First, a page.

inishowen

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Grianan of Aileach, Ireland

The Grianan of Aileach is an Iron Age stone fortress in Inishowen in County Donegal. It was occupied from about 800 BC until about 1200 AD. According to legend, it was built by the renowned Kind Daghda of the Tuatha de Danann. Supposedly, the king’s son Aeah was buried in the center of the fortress.

The fort was the seat of the Kingdom of Aileach, who ruled much of Ulster at the time. It was razed once by Vikings, and Murtaigh O’Brien, Kind of Munster finished the job in 1191. It was restored to its current state in the 19th century.

The actual purpose of the place is somewhat of a mystery.  Ring forts and hill forts were often used to contain cattle, and served as a defense when under attack. But the size and grandeur of the place leads most to believe it also had a special governmental purpose. In addition, there are theories that the word Gianana means sunny place, and that it also served as a sun temple.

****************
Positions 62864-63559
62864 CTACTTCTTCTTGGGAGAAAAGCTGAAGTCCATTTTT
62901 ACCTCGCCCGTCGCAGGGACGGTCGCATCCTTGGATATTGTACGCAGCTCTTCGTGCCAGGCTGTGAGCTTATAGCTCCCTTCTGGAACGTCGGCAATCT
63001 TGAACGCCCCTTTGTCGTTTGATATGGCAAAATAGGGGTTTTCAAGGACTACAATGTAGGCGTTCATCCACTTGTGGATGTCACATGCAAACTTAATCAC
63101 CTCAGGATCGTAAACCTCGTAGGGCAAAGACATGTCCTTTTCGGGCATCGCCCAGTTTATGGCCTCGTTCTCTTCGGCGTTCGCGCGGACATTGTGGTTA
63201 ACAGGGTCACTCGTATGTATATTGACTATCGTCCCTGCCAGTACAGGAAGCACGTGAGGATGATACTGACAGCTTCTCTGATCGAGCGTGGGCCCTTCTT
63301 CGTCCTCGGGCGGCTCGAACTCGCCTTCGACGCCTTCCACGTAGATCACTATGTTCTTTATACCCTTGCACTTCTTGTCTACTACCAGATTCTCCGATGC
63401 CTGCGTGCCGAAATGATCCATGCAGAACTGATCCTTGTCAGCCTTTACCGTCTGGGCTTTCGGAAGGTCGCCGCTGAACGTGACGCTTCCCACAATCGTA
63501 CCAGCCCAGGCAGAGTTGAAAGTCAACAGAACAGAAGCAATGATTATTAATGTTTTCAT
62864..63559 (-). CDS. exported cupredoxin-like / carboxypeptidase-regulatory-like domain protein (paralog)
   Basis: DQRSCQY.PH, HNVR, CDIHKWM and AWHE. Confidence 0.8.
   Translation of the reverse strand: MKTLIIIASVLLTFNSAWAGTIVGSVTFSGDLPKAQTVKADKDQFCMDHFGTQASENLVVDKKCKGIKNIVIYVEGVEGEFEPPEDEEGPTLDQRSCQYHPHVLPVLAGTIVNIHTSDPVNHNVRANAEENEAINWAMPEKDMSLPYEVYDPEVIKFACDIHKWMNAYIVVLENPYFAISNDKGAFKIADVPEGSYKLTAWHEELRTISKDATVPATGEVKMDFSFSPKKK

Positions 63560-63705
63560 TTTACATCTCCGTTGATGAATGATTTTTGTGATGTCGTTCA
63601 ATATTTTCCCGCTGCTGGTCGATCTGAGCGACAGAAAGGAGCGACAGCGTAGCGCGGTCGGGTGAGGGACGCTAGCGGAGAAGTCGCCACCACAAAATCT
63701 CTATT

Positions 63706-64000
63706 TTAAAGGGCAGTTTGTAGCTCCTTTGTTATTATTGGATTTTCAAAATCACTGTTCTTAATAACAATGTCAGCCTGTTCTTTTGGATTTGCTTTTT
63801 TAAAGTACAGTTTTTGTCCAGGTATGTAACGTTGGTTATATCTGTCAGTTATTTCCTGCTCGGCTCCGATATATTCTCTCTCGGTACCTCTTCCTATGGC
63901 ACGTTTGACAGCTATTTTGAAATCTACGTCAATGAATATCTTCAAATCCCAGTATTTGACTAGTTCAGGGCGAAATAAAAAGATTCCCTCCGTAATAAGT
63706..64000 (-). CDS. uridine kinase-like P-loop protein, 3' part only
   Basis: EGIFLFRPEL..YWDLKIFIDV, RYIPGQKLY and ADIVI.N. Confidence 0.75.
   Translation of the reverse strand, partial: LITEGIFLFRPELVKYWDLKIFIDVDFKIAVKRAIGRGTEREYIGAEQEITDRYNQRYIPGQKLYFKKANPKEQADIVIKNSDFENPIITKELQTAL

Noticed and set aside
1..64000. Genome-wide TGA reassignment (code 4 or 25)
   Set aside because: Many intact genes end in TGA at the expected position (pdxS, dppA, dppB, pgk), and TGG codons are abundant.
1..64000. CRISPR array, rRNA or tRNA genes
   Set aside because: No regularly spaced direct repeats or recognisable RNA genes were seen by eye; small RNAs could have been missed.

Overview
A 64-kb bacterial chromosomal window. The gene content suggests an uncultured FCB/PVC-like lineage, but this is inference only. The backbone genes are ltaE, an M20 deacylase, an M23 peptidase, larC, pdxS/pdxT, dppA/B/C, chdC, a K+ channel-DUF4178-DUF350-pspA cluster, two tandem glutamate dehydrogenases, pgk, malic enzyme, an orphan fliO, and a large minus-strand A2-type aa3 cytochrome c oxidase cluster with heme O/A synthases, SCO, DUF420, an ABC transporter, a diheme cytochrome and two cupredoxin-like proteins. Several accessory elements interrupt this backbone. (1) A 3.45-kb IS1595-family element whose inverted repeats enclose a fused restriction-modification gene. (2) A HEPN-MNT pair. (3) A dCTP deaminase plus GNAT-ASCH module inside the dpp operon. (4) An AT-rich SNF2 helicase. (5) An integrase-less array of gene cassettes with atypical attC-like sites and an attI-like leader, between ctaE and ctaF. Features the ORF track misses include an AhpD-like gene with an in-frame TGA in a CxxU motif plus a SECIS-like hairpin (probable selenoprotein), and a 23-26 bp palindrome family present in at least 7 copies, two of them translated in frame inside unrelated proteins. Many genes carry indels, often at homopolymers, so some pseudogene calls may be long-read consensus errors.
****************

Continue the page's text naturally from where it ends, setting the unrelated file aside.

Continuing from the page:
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Ailech, or the Grianán of Aileach, (sun palace) was the caput, or principal royal seat of the early medieval Northern Úi Neill kings of Cenel nEogain, until they moved their headquarters to Tulach Oc in the kingdom of Airgialla at the beginning of the eleventh century. The place-name Ailech was also used as the distinguishing sobriquet of the Northern Úi Neill dynasty. Ailech is popularly identified as a large multi-period fortification situated on Greenan Mountain at the southern end of the Inishowen Peninsula, Co. Donegal.